Secret Rich List

Lobbyland: ten lobbyists for every MP has democracy on life support

The resources industry donated $136.8 million over two decades to Australian political parties. Donations buy a lot of influence, with research showing that for every US$1 spent, the return on investment can be as high as US$220. In return, public policy is moulded to suit the interests of the highest corporate bidders and their lobbyists. Adam Lucas investigates.

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Lobbyland: ten lobbyists for every MP has democracy on life support

The resources industry donated $136.8 million over two decades to Australian political parties. Donations buy a lot of influence, with research showing that for every US$1 spent, the return on investment can be as high as US$220. In return, public policy is moulded to suit the interests of the highest corporate bidders and their lobbyists. Adam Lucas investigates.

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Courtesy of John Menadue.

Tax Haven Weather

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Lobbyland: ten lobbyists for every MP has democracy on life support

The resources industry donated $136.8 million over two decades to Australian political parties. Donations buy a lot of influence, with research showing that for every US$1 spent, the return on investment can be as high as US$220. In return, public policy is moulded to suit the interests of the highest corporate bidders and their lobbyists. Adam Lucas investigates.

The Usual Suspects: oil and gas majors star in Australian tax heist

The Usual Suspects: oil and gas majors star in Australian tax heist

Angus Taylor’s rescue package for the oil industry is a testament to governments getting gamed by large corporations. The latest Tax Office transparency data shows oil and gas juggernauts are Australia’s biggest tax cheats, again, yet now they are crying for public subsidies – and getting them – to prop up their oil refineries. Michael West reports on the good and the bad in multinational tax dodging land.

In too deep: when Gladys’ and John’s rorts go wrong

Gladys Berejiklian’s defence of pork barrelling will hardly enthuse ratepayers in Batemans Bay, or taxpayers for that matter. The local government debacle over a Leisure Centre, which got the tick from Deputy Premier John Barilaro in dubious circumstances is the quintessential object lesson in why governments should do their homework before they start throwing money around for political reasons. ​Elizabeth Minter reports.

Fracking Madness: “hottest play on the planet” or giant sinkhole for public money?

“The hottest play on the planet,” Keith Pitt calls it. Resources Minister Pitt and his government are keen to open up the Northern Territory to gas fracking but, if the NT’s Beetaloo Basin is so “hot” for investors, then why do they need public money to drill it? Even more bizarrely, the industry has made it clear that it does not want public subsidies but Pitt and Co appear determined to throw public money at the gas companies anyway. Callum Foote and Michael West report on another extraordinary case of corporate welfare, environmental destruction and the political donors and large US hedge funds who we are all subsidising.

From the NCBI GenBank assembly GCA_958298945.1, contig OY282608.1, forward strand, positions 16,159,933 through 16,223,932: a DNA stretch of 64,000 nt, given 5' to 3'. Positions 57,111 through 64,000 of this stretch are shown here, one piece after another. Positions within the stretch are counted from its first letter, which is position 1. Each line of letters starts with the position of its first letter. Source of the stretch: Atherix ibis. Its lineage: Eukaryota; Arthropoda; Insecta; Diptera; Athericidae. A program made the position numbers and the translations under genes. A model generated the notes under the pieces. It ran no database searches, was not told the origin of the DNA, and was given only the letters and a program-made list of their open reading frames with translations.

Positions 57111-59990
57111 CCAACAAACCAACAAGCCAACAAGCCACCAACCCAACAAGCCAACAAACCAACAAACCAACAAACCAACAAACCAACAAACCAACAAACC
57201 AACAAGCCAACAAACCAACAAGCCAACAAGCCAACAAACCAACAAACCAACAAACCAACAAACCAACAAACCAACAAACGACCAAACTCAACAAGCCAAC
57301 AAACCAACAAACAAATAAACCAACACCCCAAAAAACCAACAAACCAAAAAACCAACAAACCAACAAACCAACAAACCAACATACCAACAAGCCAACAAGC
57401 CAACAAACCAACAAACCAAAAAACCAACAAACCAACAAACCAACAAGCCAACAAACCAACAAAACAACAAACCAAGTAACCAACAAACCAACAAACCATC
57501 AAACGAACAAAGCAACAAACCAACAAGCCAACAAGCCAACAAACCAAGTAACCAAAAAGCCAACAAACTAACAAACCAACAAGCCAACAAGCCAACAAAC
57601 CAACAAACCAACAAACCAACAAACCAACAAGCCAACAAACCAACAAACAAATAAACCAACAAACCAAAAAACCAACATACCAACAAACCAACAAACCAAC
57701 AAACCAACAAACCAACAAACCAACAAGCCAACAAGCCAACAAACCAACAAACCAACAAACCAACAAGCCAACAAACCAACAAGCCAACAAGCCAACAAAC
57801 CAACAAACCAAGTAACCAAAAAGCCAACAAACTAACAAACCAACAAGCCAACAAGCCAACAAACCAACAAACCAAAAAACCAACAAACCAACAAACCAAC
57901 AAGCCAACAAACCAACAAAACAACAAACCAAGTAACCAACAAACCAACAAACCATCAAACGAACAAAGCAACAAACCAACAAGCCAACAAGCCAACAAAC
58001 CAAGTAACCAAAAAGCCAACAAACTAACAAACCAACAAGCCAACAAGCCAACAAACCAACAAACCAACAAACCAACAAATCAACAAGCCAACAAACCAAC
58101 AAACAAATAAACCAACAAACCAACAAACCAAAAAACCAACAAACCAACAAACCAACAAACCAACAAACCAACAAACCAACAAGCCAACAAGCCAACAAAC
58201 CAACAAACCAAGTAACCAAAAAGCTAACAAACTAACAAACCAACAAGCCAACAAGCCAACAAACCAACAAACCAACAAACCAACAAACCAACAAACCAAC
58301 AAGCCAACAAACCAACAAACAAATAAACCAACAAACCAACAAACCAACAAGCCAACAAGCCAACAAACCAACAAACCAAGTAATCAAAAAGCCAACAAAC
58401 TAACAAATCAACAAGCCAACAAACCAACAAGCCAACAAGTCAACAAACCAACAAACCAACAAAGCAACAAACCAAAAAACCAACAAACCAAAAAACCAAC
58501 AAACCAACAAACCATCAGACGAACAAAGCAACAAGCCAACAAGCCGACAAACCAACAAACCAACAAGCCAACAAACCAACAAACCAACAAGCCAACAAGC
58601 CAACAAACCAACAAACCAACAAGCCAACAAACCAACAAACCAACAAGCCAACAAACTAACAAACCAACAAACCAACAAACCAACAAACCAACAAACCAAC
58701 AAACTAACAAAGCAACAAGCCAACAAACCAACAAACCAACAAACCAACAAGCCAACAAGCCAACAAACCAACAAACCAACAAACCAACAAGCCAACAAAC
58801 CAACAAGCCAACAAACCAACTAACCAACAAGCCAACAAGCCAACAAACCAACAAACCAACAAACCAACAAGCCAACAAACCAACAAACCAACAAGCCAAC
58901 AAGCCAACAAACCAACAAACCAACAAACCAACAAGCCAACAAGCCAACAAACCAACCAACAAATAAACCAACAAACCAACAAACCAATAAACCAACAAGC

Lobbyland: ten lobbyists for every MP has democracy on life support

The resources industry donated $136.8 million over two decades to Australian political parties. Donations buy a lot of influence, with research showing that for every US$1 spent, the return on investment can be as high as US$220. In return, public policy is moulded to suit the interests of the highest corporate bidders and their lobbyists. Adam Lucas investigates.

The Usual Suspects: oil and gas majors star in Australian tax heist

The Usual Suspects: oil and gas majors star in Australian tax heist

Angus Taylor’s rescue package for the oil industry is a testament to governments getting gamed by large corporations. The latest Tax Office transparency data shows oil and gas juggernauts are Australia’s biggest tax cheats, again, yet now they are crying for public subsidies – and getting them – to prop up their oil refineries. Michael West reports on the good and the bad in multinational tax dodging land.

In too deep: when Gladys’ and John’s rorts go wrong

Gladys Berejiklian’s defence of pork barrelling will hardly enthuse ratepayers in Batemans Bay, or taxpayers for that matter. The local government debacle over a Leisure Centre, which got the tick from Deputy Premier John Barilaro in dubious circumstances is the quintessential object lesson in why governments should do their homework before they start throwing money around for political reasons. ​Elizabeth Minter reports.

Fracking Madness: “hottest play on the planet” or giant sinkhole for public money?

“The hottest play on the planet,” Keith Pitt calls it. Resources Minister Pitt and his government are keen to open up the Northern Territory to gas fracking but, if the NT’s Beetaloo Basin is so “hot” for investors, then why do they need public money to drill it? Even more bizarrely, the industry has made it clear that it does not want public subsidies but Pitt and Co appear determined to throw public money at the gas companies anyway. Callum Foote and Michael West report on another extraordinary case of corporate welfare, environmental destruction and the political donors and large US hedge funds who we are all subsidising.

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